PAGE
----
Tax Law (Questions About Taxes)/Tax lien


Our jointly owned home has a $90K tax lien. After our divorce,I would like my wife to own the home and I want to accept full responsibility for the tax debt. Will she be able to get the lien removed? I'm willing to have my acceptance of this responsibility in writing.

This is a more complex question than you probably realize.

A "lien" on the house is a "secured" position, that means that the lien holder has a path to collection that is better than an "unsecured" position of just hoping to get paid.

A lien holder is not likely to exchange a secure position for an unsecured position of just "a promise to pay".

But we're talking about the IRS, so things may not be as they appear.

For instance, you say they filed a lien on your property:

Did you give permission to the IRS to file against your house? If you have not given written permission for the IRS to place a lien on your house, and they didn't go before a court, other than tax court, to get judicial permission to file an actual lien, they probably didn't file an actual lien. What appears to be a lien may only be a "Notice of Intent to Lien".

Most people, don't realize how different those are.

And that is the Voodoo the IRS is hoping for. If you believe there is a lien against your property you will probably pay it, and no one is going to point out that you. Find a copy of the document that was actually filed. Is is a Lien? or is it a Notice of Intent?

Why would the IRS file a Notice of Intent to Lien instead of a lien? Because the only way to correctly file a formal lien is through a judicial process, but the IRS doesn't want to actually adjudicate its claims. It is far more efficient for them to make an un-judicial claim and hope people believe it has the same weight and credibility as a judicially processed claim.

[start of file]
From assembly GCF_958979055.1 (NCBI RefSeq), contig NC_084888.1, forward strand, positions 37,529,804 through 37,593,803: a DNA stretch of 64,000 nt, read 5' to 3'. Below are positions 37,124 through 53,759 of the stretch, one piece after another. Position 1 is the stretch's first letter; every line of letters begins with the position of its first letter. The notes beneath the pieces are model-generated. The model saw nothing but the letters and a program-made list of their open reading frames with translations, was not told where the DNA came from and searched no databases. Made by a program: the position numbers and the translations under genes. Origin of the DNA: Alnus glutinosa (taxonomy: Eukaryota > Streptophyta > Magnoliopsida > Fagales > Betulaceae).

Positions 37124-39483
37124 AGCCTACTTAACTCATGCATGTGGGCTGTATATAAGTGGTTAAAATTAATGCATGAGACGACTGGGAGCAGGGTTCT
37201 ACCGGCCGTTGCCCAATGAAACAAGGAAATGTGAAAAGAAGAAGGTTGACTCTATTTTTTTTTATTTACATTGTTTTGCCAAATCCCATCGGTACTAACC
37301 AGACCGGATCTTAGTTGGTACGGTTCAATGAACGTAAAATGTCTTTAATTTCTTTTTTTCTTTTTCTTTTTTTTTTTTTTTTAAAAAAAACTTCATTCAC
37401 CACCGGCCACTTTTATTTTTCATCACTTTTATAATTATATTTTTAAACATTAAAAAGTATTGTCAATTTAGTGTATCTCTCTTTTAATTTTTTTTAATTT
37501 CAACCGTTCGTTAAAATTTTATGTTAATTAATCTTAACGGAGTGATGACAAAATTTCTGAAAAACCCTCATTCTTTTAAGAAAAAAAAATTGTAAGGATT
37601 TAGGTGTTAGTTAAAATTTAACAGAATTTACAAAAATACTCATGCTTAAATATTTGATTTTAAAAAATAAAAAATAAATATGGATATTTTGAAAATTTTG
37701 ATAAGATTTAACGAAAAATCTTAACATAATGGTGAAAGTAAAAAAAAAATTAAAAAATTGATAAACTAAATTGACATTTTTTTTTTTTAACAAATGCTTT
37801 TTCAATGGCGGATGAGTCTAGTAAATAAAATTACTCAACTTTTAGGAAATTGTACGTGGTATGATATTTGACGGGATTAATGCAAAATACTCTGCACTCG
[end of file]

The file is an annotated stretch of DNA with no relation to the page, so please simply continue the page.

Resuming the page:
And it works most all of the time.

But that isn't what your question is. So back to the question. If you want to pay $90,000, then. . .

Would the IRS be willing to exchange their current filing against the home for an unsecured, agreed claim? they might. . .

If they were aware that you were aware that their current claim is less than credible, they might jump at the chance to have you agree to the amount due and give up your rights to actually adjudicate the tax. Once you admit you owe the tax, whether it is accurate or not you give up your right to then change your mind. You contracted at that point, and they can hold you to the contract. You may have already admitted that you owe the tax, the IRS can be quite tricky at getting that admission.

So, you may have already agreed to the debt, in that case it may be a "real", "secure" lien against the home. There are innocent spouse protections, that may allow your ex-wife to claim that she is not responsible, and the IRS may freely transition the debt to a personal one against you.

If this answer opens up a whole world of other questions, then call me and I'll discuss those with you. 702 792-3392, or 877.627-7761.  

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Richard Fritzler


Specializing in Business and Corporate taxation. Comparing the advantages and requirements of different business entities, such as Sub-S Corporations, LLC`s, Partnerships (Both Limited and General), Doing Business as a Sole Proprietor, or Using a C-Corporation. Issues regarding K-1 distributions, 1040, schedule C, 1120, 1120s. Are you considering domiciling a Corporation in a low tax state? I can review the benefits and misinformation that exists.


I have been in the business of assisting business owners in reducing their taxes and liability since 1986.

National Small Business Owners Association.
Contributing author to "The Corporate Standard Newsletter".

Contributing author to "The Corporate Standard Newsletter".

I have been in the business of assisting business owners in reducing their taxes and liability since 1986.

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